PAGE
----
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It's almost time for violets!

This is the year I will finally be ready to try to do something with violets!

Each year they come and go so fast that by the time I think of a project its too late.

Candied, syrup, vinegar or petals scattered about - how do you use them?

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  1. We use them as garnish for salads and desserts. We have a gelatin based dessert that tastes wonderful but is a bit difficult to plate with any WOW factor. Violets help make a dramatic presentation ...

    1 Reply
    1. re: todao

      Would love to hear more about the dessert!

    2. We used them on our wedding cake 30 years ago. I dried them in sand or sugar, I can't remember which, painted them with egg whites and dusted with sugar.

      1 Reply
      1. re: wekick

        Your cake must have looked beautiful! When I was a young my mom would dust violets with sugar and put them on homemade vanilla ice cream. It was so creative--my sisters and I loved it.

      2. A few years ago I had violet ice-cream with chocolate chunks. Sooooo good. Never cooked with them myself though.

        1. I've planned an assault on violets this year too! I'm also putting in Johnny Jump Ups and violas. Last year I candied dianthus and was so charmed with them that I'm getting ready to set up an edible flower bed/area. Dog roses also translate well to candied, syruped and vinegared, and as long as you don't strip the flowers entirely for that purpose they put out very nice rose hips in the fall for other edible goodies!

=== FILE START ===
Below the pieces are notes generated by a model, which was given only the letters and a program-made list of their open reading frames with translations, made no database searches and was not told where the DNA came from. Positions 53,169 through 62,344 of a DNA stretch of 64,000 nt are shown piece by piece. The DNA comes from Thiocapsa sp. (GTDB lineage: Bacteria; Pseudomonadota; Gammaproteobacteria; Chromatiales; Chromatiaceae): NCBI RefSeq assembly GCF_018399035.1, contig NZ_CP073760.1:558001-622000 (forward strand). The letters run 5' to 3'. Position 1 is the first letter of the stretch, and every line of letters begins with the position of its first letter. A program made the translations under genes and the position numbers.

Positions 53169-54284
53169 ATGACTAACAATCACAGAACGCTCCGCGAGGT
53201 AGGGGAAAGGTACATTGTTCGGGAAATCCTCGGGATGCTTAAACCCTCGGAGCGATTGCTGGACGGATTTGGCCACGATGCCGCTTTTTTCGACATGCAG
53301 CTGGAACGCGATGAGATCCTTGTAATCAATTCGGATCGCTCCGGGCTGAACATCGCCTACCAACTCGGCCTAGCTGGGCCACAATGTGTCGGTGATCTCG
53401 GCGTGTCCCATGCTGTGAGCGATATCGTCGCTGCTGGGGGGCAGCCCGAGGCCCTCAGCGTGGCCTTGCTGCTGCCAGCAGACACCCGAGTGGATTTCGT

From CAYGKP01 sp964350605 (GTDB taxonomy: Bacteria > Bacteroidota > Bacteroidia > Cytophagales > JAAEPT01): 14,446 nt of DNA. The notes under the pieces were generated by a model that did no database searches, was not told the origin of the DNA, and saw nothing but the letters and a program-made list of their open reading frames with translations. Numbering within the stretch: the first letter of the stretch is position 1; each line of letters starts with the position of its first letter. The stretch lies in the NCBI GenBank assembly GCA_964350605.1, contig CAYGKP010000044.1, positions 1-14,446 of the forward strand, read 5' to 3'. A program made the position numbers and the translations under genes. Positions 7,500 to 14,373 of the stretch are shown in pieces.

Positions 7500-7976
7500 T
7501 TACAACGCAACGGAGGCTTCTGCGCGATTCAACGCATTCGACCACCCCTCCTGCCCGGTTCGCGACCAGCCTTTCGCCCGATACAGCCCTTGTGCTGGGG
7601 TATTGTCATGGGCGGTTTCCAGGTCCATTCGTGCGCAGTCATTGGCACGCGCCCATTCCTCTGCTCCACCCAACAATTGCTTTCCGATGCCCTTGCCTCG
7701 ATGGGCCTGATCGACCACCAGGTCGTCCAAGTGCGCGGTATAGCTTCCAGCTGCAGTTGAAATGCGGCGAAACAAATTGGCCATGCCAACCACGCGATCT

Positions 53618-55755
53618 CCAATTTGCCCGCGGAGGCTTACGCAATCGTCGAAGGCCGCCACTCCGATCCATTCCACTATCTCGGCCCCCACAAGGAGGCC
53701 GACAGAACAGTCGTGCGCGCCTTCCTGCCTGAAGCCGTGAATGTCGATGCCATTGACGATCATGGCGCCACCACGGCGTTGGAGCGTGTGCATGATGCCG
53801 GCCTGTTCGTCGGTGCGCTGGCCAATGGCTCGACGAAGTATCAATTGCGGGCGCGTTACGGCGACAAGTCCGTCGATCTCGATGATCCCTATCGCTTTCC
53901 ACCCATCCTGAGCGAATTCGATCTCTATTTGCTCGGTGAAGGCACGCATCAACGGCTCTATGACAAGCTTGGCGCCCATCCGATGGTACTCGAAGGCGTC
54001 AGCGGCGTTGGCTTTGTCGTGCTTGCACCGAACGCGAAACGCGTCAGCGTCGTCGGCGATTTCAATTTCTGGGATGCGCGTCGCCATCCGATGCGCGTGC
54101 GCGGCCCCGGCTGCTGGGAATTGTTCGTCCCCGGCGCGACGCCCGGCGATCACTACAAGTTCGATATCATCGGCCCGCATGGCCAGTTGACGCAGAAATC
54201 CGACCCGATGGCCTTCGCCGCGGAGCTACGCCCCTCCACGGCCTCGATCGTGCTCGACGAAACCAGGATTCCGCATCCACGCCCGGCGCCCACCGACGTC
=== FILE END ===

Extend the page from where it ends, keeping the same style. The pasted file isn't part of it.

2 Replies
          1. re: morwen

            The dianthus sounds intriguing - what is the flavor like?

            1. re: meatn3

              I used them and lemon balm leaves as decoration on a cheesecake and by the time I got a slice they were all gone! I can only assume that they had a clove-like taste based on their scent.

          2. Here's a link to violet jelly. I've never made it, but I did give purchased jars as Christmas gifts one year. I like that this recipe strains the petals out because the purchased jars had a few violets suspended in them and they had shriveled up and looked like little bugs! I also like that the end note suggests using the same recipe for other herbs. I'm guessing this is a very delicate flavor, and the color is just lovely.


            1. This link to the American Violet Society has a number of recipes:


              1. In our climate we don't get violets until late May or early June. I like to use them frozen individually in ice cubes to add to limencello, lemonade or rosemary juice. So lovely!

                1. 1 cup sea salt, the peel from 1/2 grated lemon, palm full of violets and a dash of grated black pepper kept in a jar and used on fresh fish all summer long!

                  2 Replies
                  1. re: HillJ

                    Do you cook with it or use it once the fish has been prepared? Sounds like a terrific item to have on hand!

                    1. re: meatn3

                      Depends on the fish and how I'm preparing it. For grilling, after. For poaching, during.
                      I also like the combo on scrambled eggs, just sprinkled over top.
                      Also yummy on grilled fruit like peaches, watermelon.
                      I'm going to try it on grilled pizza next time.

                      But, I keep a jar of it on hand until I run out and then make a new batch when I can nab some violets.

                  2. It's OK to use violets that just appear in my lawn?

                    2 Replies
                    1. re: blue room

                      Wild violets are edible, but won't have the same appearance, scent, flavor as the cultivated varieties.

                      1. re: blue room

                        Look for old fashioned varieties with lots of scent if you're going to plant them.